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Tracheitis is a topic covered in the Select 5-Minute Pediatrics Topics.

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Infection of the trachea associated with airway inflammation and obstruction

  • Acute tracheitis: sudden onset; higher morbidity and mortality
  • Subacute tracheitis: indolent presentation and course; more common among children with prolonged intubation, tracheostomy, and/or underlying respiratory or neurologic conditions


  • Viral prodrome common
  • Increased incidence during viral respiratory season (fall and winter): up to 75% coinfected with influenza A
  • Gender predisposition unclear (2:1 male-to-female ratio has been reported)
  • 3% mortality rate

General Prevention

  • Routine childhood immunization with Haemophilus influenzae type b, influenza, measles, and pneumococcal vaccines
  • Avoid overaggressive suctioning of children with artificial airways.


  • Epithelial damage from a viral infection or mechanical trauma (e.g., endotracheal intubation, surgical procedure) occurs in the trachea at the level of the cricoid cartilage. As a result, the damaged tissue is more susceptible to bacterial superinfection.
  • Mucosal damage characterized by marked subglottic edema, copious purulent secretions, and a pseudomembrane (mucosal lining, inflammatory products, and bacteria). These changes lead to marked airway obstruction.
  • Toxic shock syndrome may be a consequence if the infection is associated with toxin-producing strains of Staphylococcus aureus or Streptococcus pyogenes.


  • Bacteria
    • Staphylococcus aureus (most common), group A β-hemolytic Streptococcus, Moraxella catarrhalis, nontypeable H. influenzae, Streptococcus pneumoniae
    • Pseudomonas aeruginosa and other gram-negative enteric bacteria have been associated with nosocomial infections.
    • Mycobacterium tuberculosis, Mycoplasma pneumoniae, Corynebacterium diphtheriae, H. influenzae type b, and respiratory anaerobic bacteria are uncommon pathogens.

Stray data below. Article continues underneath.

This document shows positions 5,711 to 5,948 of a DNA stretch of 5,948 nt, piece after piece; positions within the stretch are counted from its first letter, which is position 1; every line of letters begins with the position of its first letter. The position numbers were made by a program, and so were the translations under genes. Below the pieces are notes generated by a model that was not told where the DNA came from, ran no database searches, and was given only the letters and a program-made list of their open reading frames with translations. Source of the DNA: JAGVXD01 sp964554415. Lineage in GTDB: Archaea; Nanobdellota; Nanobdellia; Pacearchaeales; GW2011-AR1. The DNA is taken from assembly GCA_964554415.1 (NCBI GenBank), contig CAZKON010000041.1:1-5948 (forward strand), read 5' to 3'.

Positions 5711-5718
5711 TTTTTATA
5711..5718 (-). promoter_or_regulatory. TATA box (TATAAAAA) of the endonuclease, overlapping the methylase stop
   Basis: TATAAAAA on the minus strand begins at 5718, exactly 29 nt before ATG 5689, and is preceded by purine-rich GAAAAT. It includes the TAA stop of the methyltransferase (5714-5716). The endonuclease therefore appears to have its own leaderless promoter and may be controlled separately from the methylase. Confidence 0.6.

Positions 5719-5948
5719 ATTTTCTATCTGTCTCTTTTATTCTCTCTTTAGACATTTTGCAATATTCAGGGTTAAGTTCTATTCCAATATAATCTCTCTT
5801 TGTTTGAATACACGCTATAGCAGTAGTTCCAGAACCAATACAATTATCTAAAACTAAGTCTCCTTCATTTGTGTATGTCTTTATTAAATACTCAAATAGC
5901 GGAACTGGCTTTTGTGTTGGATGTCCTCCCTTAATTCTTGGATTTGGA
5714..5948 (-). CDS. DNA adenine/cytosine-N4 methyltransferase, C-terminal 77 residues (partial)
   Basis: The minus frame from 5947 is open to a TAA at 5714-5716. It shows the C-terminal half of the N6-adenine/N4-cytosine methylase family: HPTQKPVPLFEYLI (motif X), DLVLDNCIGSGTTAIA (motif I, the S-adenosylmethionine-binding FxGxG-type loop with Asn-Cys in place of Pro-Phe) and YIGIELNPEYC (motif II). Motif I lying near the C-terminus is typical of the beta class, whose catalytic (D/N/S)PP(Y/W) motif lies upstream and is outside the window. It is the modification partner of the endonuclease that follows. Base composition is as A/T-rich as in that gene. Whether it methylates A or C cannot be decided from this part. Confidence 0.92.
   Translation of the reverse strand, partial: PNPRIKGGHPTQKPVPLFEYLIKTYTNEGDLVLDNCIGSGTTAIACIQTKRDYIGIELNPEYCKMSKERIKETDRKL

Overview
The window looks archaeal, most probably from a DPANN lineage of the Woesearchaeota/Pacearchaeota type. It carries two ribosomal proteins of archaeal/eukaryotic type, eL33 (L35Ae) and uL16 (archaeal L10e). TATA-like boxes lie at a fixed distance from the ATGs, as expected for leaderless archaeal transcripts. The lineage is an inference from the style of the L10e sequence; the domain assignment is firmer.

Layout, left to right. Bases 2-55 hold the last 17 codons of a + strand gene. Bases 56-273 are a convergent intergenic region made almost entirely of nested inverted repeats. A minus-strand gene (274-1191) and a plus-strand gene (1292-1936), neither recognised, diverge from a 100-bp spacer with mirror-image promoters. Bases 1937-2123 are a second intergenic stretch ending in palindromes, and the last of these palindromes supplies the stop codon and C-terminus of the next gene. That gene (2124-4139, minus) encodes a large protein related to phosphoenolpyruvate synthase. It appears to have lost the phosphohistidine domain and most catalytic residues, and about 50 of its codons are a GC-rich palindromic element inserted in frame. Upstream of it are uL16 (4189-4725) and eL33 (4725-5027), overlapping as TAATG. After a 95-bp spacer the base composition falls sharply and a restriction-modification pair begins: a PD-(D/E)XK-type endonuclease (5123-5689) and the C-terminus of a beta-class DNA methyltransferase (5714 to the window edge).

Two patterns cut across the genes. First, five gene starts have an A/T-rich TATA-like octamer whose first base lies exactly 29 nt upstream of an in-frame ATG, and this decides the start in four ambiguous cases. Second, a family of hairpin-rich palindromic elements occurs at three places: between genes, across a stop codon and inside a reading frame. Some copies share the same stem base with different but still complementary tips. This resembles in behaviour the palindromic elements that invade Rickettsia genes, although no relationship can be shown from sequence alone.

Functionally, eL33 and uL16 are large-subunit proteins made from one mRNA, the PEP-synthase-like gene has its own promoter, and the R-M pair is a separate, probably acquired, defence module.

• Viruses: Influenza, parainfluenza, respiratory syncytial, herpes simplex, and measles viruses have been found with bacterial pathogen(s).
  • Fungi: seen with underlying immunodeficiency disorders or chronic steroid use

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Cabana, Michael D., editor. "Tracheitis." Select 5-Minute Pediatrics Topics, 7th ed., Wolters Kluwer Health, 2015. 5minute, www.unboundmedicine.com/5minute/view/Select-5-Minute-Pediatric-Consult/14189/all/Tracheitis.
Tracheitis. In: Cabana MD, ed. Select 5-Minute Pediatrics Topics. 7th ed. Wolters Kluwer Health; 2015. https://www.unboundmedicine.com/5minute/view/Select-5-Minute-Pediatric-Consult/14189/all/Tracheitis. Accessed June 17, 2019.
Tracheitis. (2015). In Cabana, M. D. (Ed.), Select 5-Minute Pediatrics Topics. Available from https://www.unboundmedicine.com/5minute/view/Select-5-Minute-Pediatric-Consult/14189/all/Tracheitis
Tracheitis [Internet]. In: Cabana MD, editors. Select 5-Minute Pediatrics Topics. Wolters Kluwer Health; 2015. [cited 2019 June 17]. Available from: https://www.unboundmedicine.com/5minute/view/Select-5-Minute-Pediatric-Consult/14189/all/Tracheitis.
* Article titles in AMA citation format should be in sentence-case
TY - ELEC T1 - Tracheitis ID - 14189 ED - Cabana,Michael D, BT - Select 5-Minute Pediatrics Topics UR - https://www.unboundmedicine.com/5minute/view/Select-5-Minute-Pediatric-Consult/14189/all/Tracheitis PB - Wolters Kluwer Health ET - 7 DB - 5minute DP - Unbound Medicine ER -